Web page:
Blake J. Harris: How did the idea for Accidents, Blunders and Calamities begin? What was that initial kernel?
James Cunningham: The film came about in response to the need for a story to tackle our biggest class of 44 students. I had my radar on for a story for a while and was flicking through the books on my bookshelf at home and picked up my copy of the Gashley Crumb Tinnies by Edward Gorey. it is pretty grim and brutal, way too full on if animated. I wondered if I could rework that with animals and for some mad reason thought lets make it even harder and make each line not only rhyme but have alliteration going on too. I remember the F was one of the early ones locked in. As silly as a firefly igniting is I knew it would help set the tone.
Blake J. Harris: In my effusive analysis, I talked about how much I appreciated that you didn’t just jump straight into the A-Z. You framed it around a cute, welcoming and tone-ally productive little narrative. Was that always the plan? How did that evolve?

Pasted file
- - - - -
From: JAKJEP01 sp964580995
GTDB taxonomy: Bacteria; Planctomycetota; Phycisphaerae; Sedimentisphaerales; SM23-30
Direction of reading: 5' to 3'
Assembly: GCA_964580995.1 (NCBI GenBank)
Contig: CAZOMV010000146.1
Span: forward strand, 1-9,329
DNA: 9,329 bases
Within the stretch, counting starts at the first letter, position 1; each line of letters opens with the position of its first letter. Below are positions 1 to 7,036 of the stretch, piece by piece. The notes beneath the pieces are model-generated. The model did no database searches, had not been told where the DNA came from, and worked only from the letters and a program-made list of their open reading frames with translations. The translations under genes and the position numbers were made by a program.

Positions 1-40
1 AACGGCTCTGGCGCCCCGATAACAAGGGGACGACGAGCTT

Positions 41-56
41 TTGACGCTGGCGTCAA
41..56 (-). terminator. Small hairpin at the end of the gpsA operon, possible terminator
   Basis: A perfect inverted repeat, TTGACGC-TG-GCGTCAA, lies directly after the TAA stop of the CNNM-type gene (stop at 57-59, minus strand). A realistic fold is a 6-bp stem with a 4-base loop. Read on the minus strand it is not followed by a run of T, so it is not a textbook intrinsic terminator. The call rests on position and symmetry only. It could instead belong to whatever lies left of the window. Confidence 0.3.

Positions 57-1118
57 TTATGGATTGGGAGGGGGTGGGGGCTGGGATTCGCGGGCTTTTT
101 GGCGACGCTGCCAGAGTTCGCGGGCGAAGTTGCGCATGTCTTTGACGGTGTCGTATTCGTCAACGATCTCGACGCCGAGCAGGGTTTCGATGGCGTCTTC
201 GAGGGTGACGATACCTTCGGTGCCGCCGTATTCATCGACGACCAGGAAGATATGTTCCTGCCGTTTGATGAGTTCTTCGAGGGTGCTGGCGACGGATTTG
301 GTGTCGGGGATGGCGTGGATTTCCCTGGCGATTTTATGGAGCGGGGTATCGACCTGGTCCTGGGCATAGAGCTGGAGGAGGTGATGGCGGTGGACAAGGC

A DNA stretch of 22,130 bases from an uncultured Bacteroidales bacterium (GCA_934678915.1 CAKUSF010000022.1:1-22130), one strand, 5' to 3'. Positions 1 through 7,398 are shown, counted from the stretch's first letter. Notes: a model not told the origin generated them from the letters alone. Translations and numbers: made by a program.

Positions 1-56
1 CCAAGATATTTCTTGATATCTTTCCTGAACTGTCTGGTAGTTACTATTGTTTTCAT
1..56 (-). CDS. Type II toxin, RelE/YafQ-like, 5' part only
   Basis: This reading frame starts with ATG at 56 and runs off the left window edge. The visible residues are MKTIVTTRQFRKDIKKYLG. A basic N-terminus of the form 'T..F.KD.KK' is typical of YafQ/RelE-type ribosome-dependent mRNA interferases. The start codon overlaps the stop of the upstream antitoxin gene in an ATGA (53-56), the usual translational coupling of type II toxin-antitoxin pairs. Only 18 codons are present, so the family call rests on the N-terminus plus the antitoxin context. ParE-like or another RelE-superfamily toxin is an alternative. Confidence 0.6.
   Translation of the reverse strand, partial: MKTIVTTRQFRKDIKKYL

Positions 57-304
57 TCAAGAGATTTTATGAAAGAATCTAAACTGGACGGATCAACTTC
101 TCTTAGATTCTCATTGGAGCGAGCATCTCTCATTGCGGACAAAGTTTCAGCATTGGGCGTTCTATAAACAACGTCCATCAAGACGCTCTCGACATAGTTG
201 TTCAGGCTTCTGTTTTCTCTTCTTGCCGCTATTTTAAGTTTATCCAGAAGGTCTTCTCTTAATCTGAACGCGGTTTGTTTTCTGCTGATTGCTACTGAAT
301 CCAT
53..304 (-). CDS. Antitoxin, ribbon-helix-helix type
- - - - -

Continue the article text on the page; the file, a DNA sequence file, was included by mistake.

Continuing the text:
James Cunningham: The framing device of the father and the kids made it a little more personal and gave it a little more meaning. No matter how hard you try to look after your kids and teach them about the dangers in the world a big stick out of a tree may just strike you down out of the blue. The kids also did something very important for the film, they really helped set the tone and make this bitter disturbing pill more palatable. If they kids are laughing and love this story then it’s okay for the audience.
Blake J. Harris: You worked with 40+ students on this. What is this process like?